Monday, January 3
10 people who impacted sports

 10. Knute Rockne
The legendary Notre Dame coach did more than inspire victory by "winning one for the Gipper." His list of influences on college football began when he was an end for the Irish in 1913. That year, he and quarterback Gus Dorias helped popularlize the forward pass when they upset mighty Army. Rockne was the first coach to travel all over the country with his team, instituting cross-sectional rivalries. He designed his own equipment and reduced the weight and bulk of the gear. He foresaw two-platoon football and would often rest regulars by playing a full team of second-stringers. When most teams ran the ball on the ground, Rockne insisted passing was an important element of the game.

9. Peter Ueberroth
Ah, remember when sports marketing consisted of seat cushion night and the halftime hoopshoot? As head of the organizing committee for the Los Angeles Olympic Games in 1984, Ueberroth introduced the sporting world to the concept of corporate sponsorship. While many experts predicted those Olympics would turn into a financial nightmare (like the Montreal games of 1976), Ueberroth instead turned an enormous profit by selling the rights to every "official" item he could think of, from soft drinks to food products to automobiles.

8. Howard Cosell
Howard Cosell
Howard Cosell annually led the most disliked -- and most liked -- lists of sportscasters.
When Monday Night Football hit the airwaves in 1970, nobody believed it would turn into the second-longest running primetime television series in history. Heck, many predicted it would fail miserably in the ratings. But Cosell, the loudmouthed know-it-all, was one of a kind. You loved him or hated him. Either way, you tuned in the game to listen to Howard. Monday Night Football became more than just another game; it became an event.

7. Babe Ruth
Babe Ruth didn't really invent the home run, he just made it an integral part of the game. Babe Ruth didn't really save baseball from the Black Sox scandal of 1919, he just helped turn it into the national pastime. Babe Ruth didn't create the New York Yankees, he just helped turn them into a dynasty. Babe Ruth didn't invent big salaries for athletes, he just happened to make more than the President.

6. Arnold Palmer
Palmer impacted sports in two ways. In the early 1960s, he became the most popular golfer ever and helped transform the sport from an elitist activity into a more inclusive pastime. His popularity can be linked to golf's growth on television in the '60s and the increase in public courses. Later, he became the first athlete to make millions of dollars away from his sport. With the help of agent Mark McCormack, Palmer's endorsement deals and investments showed athletes the true potential of outside income.

5. Walter O'Malley
O'Malley wasn't the first owner to relocate his franchise, but when he moved the Brooklyn Dodgers to Los Angeles in 1958, sports entered a new era. He took a popular franchise that was playing in a decaying ballpark in a decaying neighborhood and moved it to where there was money and population -- oh, and free land to build his new ballpark. In essence, Dodger Stadium was the first "modern" ballpark, with its large parking lot, easy freeway access and plenty of leg room. Thanks to Dodger Stadium, the team became enormously profitable, sparking the stadium-building boom of the late '60s and early '70s. And owners in all sports copied the O'Malley blueprint of getting something for nothing -- they, too, held their cities hostage until they received new stadiums or arenas.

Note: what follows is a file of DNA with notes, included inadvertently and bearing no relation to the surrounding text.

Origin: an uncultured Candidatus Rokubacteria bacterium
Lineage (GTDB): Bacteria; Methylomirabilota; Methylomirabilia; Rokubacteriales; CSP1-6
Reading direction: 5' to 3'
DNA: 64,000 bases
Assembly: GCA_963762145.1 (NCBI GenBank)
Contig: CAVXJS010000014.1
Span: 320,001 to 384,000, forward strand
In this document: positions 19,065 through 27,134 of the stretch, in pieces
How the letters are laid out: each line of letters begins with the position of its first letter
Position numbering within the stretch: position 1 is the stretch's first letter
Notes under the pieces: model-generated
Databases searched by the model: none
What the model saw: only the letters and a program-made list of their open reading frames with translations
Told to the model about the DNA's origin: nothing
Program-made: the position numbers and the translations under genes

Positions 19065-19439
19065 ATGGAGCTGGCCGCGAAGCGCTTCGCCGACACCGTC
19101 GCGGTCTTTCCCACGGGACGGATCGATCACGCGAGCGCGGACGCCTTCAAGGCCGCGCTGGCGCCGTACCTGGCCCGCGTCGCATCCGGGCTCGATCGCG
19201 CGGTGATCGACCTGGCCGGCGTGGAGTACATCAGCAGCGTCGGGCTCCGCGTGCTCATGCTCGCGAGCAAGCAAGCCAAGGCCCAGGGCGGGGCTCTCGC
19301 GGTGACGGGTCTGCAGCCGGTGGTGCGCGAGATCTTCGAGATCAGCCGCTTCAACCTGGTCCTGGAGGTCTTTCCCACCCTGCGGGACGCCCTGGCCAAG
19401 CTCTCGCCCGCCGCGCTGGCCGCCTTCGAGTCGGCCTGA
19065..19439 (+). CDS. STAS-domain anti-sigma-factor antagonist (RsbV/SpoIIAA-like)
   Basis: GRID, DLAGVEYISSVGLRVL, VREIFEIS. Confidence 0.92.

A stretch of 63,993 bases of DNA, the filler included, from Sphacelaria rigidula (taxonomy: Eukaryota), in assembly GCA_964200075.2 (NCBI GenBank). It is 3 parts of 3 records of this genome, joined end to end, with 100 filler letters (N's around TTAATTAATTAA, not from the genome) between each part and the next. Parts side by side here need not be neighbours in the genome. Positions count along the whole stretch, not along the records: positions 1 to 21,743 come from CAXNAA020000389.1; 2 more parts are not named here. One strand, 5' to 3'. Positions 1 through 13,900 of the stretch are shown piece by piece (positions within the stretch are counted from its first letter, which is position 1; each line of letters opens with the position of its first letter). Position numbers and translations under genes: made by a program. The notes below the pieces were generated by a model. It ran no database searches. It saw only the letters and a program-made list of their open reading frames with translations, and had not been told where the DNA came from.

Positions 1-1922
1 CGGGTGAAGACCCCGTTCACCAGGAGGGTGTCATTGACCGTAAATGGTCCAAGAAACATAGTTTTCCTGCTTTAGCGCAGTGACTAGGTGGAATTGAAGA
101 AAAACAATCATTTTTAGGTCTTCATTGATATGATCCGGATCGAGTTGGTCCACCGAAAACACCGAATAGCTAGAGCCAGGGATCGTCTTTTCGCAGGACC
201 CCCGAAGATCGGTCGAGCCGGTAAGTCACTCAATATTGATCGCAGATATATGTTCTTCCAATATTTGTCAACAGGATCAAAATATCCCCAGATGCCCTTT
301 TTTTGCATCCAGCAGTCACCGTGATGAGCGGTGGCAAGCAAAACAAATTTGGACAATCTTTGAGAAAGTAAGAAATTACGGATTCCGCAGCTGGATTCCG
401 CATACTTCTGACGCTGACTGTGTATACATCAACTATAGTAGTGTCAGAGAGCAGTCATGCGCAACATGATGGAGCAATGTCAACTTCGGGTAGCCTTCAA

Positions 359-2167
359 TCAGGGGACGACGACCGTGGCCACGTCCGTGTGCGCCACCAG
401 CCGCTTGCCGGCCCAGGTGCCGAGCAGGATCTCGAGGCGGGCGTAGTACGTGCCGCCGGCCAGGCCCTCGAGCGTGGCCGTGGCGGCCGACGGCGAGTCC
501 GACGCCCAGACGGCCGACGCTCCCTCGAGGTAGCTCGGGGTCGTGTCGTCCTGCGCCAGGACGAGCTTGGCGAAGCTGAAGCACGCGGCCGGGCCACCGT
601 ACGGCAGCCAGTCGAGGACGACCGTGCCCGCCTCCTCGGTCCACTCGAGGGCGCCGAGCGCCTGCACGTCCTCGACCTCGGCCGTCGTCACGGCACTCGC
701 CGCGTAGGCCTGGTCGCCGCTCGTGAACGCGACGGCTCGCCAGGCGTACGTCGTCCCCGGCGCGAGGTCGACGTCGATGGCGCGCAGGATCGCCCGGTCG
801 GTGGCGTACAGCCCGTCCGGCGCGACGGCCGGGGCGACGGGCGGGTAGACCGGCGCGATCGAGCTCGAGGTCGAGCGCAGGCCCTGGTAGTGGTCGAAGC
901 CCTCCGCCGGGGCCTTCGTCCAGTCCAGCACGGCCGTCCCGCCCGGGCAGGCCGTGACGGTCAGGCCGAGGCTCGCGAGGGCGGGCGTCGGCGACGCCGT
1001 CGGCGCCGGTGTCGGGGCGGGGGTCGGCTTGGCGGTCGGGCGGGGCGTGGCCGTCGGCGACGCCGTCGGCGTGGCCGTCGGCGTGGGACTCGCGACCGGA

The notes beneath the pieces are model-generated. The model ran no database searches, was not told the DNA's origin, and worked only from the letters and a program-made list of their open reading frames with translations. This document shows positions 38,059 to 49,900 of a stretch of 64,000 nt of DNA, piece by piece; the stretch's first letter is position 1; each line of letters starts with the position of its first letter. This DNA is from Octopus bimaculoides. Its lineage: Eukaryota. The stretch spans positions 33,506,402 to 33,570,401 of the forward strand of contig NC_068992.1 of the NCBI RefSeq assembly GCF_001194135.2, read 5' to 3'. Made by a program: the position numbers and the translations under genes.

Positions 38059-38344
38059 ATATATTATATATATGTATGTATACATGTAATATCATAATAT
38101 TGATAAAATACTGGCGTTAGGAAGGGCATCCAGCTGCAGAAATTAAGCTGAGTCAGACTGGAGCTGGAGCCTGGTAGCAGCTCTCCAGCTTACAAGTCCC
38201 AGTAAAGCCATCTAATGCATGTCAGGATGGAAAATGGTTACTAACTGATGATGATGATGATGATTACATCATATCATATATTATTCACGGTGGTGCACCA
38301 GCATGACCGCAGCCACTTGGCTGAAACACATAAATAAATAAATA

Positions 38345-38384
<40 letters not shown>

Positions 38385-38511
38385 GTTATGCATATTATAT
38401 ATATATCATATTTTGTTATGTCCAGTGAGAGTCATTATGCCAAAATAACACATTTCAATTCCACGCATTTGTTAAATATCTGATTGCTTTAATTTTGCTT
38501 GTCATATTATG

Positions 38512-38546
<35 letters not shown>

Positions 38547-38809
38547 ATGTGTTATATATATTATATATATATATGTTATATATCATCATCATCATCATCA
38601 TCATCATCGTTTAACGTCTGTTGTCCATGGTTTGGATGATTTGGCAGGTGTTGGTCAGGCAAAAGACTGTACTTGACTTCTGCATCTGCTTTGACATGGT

4. Magic Johnson & Larry Bird
Paul Allen
Scott Boras
Kobe Bryant
Dolan Family
Billy Donovan
Brian France
The Internet
Michael Jordan
Master P
Tiger Woods
A rivalry that began in the 1979 NCAA championship game shifted to the NBA and helped transform a league that aired its championship games nationally on tape delay. In the 1980s, either the Lakers or Celtics were in the NBA Finals every season. Three times, they played each other, helping spark a moribund league to greater heights. From their famous Converse commercials to their famous meetings on the court, the NBA marketing machine capitalized on the Johnson and Bird rivalry. Television ratings soared, attendance doubled and the league was saved.

3. Marvin Miller
Miller was the executive director of the Major League Baseball Players Association in the 1970s and, more than any individual, is responsible for the huge salaries of today's athletes. He fought the owners on many issues -- and always won. Before him, players had basically no rights; they were stuck with one team until sold, traded or released. But Miller won his union free agency and from 1976 to 1980, the average baseball salary tripled. Eventually, all the major sports would have similar systems.

2. Pete Rozelle
Rozelle was a compromise choice when he was elected NFL commissioner in 1960. Some second choice he turned out to be. Rozelle revolutionized football over the next decade. Foremost, he understood the importance of television and negotiated a league-wide contract that split the money equally among all teams. He got owners working together for the betterment of the entire league, not just their own individual franchises. He presided over the NFL-AFL merger that led to the first Super Bowl in 1967. He was convinced Monday Night Football would be a success.

1. Jackie Robinson
Many have impacted sports. Few have made this country a better place to live.

Katz: Magic and Bird did it all

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